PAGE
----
I’m half way through our month long residency in Houston. I’ve made it to all 3 Houston pipe band practices, namely the Houston Highlanders, Bayou City Pipes and Drums, and the Montgomery County Pipe Band. I hope to hit each band’s rehearsal at least one more time before heading out of here. All are really nice guys so if you’re ever in town go check them out.
We spend the weekends at the in-laws place in Humble. You’ll recognize the background as the same room I recorded my Online Bagpipe Competition submissions in. What follows are some videos I posted to YouTube recorded with my iPhone. I’m playing my Gellaitry pipes with Kinnaird drone reeds and my blackwood Colin Kyo chanter with a Gilmour reed. The first video starts with a set of John McCusker’s tunes, Leaving Friday Harbor followed by Wee Michael’s March. I hear they are to be published soon, thankfully, as I’m unsure of the setting I have for Leaving Friday Harbor. I’m sight reading, hence why I’m looking down at the bed. I notice how lovely the high G is sounding and I blabber on a bit about that and then play some traditional Irish reels that emphasize the high G note.
Lastly, I felt like revisiting the old MSR played by Lyon College back in 2001 when we won the Scottish Championships, then held in Dumbarton. The tunes are Highland Wedding, Ewe with the Crooked Horn, and Captain Lachlan MacPhail of Tiree. Not the greatest playing by my usual standard, but oh well. I also played about 25 minutes worth of 4 parted jigs but I don’t think I made it through one of them without making some big mistake, so I’ll spare you the agony of listening to that, though YouTube does allow videos longer than 15 minutes now. That’s it!
I’m not doing what I should be doing, which is packing for our 4 week trip to Houston. Instead I took a few minutes to edit some audio I was up last night recording (again, instead of packing; my poor wife). A student of mine has restarted lessons after a hiatus and brought his Colin Kyo bagpipes back to me to set up for him. Well, I knew I wasn’t going to have much time with them so I recorded as much as I could. I tried 9 sets of drone reeds in them (sans chanter) and did a couple tunes too. For the drone sounds we have in order:
The recording conditions were all the same but there were still some unavoidable volume differences due to slight changes in standing position between switching out drone reeds.
I’ve stated in the past that I didn’t think Crozier’s classification of their glass tongued reeds as mellow, as they certainly aren’t ‘soft’, but they are mellow compared to quite a few other reeds. The tenors don’t put off a whole lot of overtones so you get a more blended sound. So, if you’ve got Henderson’s and you don’t want to lose the volume but you want a more MacDougallish sound, Crozier glass are what you are looking for. As such, the recording below with tunes is with the Crozier glass. Chanter is a blackwood one with a Gilmour reed.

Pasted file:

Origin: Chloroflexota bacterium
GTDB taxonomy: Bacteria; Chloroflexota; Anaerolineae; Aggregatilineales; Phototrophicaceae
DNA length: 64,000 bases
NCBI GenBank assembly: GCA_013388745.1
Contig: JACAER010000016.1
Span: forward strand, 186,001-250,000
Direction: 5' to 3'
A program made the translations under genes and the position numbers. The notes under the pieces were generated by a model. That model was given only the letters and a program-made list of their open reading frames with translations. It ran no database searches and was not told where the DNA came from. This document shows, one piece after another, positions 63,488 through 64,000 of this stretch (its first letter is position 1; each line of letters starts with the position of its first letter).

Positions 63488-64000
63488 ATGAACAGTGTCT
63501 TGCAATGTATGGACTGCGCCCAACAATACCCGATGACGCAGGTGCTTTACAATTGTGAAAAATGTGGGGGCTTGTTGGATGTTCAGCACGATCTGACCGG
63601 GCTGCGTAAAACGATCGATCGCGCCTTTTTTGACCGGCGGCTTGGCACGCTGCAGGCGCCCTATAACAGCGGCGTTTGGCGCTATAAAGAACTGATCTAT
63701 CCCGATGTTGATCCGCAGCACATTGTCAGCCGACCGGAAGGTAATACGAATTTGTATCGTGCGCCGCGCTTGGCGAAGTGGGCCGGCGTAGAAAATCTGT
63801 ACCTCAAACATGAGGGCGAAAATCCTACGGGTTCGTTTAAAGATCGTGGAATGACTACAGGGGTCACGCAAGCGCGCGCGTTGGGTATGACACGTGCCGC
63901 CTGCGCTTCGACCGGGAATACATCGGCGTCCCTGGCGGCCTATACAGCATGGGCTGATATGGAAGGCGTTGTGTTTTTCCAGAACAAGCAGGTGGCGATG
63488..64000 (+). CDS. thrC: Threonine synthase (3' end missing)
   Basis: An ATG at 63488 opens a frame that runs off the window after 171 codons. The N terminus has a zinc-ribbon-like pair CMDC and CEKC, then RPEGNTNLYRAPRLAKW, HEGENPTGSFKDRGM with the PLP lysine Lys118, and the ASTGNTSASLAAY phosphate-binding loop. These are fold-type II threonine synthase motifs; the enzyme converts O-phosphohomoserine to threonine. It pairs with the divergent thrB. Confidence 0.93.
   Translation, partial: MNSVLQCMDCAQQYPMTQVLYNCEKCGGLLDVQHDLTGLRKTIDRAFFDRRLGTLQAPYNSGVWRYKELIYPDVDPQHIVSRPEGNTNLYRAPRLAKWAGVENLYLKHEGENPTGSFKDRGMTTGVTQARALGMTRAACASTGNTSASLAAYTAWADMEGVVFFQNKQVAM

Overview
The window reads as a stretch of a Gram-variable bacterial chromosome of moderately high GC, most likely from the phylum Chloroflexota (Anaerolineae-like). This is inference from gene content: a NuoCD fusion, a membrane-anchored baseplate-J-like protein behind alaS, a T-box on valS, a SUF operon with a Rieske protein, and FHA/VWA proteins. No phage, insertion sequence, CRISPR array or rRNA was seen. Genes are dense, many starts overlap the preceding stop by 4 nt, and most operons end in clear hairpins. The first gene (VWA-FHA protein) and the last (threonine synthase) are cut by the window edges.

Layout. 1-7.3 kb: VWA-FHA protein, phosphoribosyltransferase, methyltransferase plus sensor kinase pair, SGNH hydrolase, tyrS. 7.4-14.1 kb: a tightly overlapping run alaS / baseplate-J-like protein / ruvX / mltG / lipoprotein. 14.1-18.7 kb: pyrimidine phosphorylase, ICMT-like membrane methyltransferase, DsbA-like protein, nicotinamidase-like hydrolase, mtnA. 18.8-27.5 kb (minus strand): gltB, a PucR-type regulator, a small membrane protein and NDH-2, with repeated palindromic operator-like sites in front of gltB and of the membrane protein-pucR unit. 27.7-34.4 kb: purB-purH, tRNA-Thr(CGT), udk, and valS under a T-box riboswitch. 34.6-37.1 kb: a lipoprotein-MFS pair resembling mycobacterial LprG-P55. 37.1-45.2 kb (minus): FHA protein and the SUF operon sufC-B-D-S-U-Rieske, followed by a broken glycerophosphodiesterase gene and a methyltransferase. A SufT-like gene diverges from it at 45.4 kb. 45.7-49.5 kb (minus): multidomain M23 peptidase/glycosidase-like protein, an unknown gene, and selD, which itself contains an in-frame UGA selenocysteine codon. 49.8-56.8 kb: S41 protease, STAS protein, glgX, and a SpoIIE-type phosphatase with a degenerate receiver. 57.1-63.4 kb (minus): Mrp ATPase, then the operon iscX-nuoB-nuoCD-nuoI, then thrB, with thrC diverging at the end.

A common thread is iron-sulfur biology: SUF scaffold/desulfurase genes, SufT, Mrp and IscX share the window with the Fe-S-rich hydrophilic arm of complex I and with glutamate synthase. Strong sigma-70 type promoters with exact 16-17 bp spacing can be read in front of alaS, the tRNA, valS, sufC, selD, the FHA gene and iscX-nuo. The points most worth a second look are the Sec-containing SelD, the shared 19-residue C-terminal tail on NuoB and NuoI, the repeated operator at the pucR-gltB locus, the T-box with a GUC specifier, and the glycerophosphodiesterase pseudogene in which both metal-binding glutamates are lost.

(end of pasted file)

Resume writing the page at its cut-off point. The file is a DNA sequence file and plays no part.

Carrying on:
So, Gord over at islandbagpipe.com is quite the awesome dude. I won the most recent “Name The Pipes Contest” with a guess of 1950 MacRae, and they were 1949 MacRae. Of course, without Gord’s huge hint I wouldn’t have had a clue! As a prize I got a couple things but the most interesting to you guys will be a Canning bass drone reed with the plastic tongue. Gord obviously knows me way too well. Already having a Canning bass drone reed with a carbon fiber tongue, I’m now in a position to compare the two. The constants in the recordings below are that I’m playing my 1950’s Henderson’s with (Naill-spec) Rocket tenors, my friend’s blackwood Colin Kyo chanter (with moose sole), regular old L&M hide bag (with lots of Gannaway’s bag dressing), and Gilmour reed with a 1/4″ heavy orthodontic band from JAW products wrapped twice around it. The variables being whether I’m playing a Canning bass drone reed with a carbon fiber tongue, plastic tongue, or playing an Ackland bass drone reed with plastic body and a cane tongue. I play the same tune in each recording; a new composition of mine. I saw on the Piping Times Editor’s blog that they were having a composing contest for a retreat march to commemorate Lt. John M. Young, a young man who died in World War II. You can read more about him here. So, I’ve already sent the sheets over to Robert Wallace but I thought I’d give it an airing here as well. Like the last tune I wrote, the final product little resembled the few notes that got me started on it. Even if I don’t win, I think the title will still be “Lt. John M. Young” as it was his story that inspired me. The contenders:
A few other notes. I got the idea for the orthodontic bands (and the link) from a post by Jori Chisolm on the bobdunsire.com forums. Quite often, you’ll start a new reed and it will have a flat C and F. The remedy is to squeeze the reed a little and that will bring them up. Well, okay it might, usually the reed has to be a little wet for it to work. Well, Lubbock is so dry, it doesn’t really work here. So, get an orthodontic band on there (2 wraps for light pressure, start about the middle of the reed or just over the ridge for a ridge cut) just to close the reed lips just a tad to bring the C and the F right up to pitch. As the reed breaks in and the C and F go sharp, just pull the bridle down further and further until you don’t need it anymore. This also works well starting with slightly harder reeds as it will ease them up just a tad as well, which is nice. So, a shout out to Jori, THANKS!!! Also, gotta hit up my main man Murray Huggins over at Colin Kyo bagpipes. The chanter I played was one I was setting up for a band mate, his solo chanter. Ah, it’s beautiful and it sounds great too. Cheers Murray! Check out pictures of the chanter below.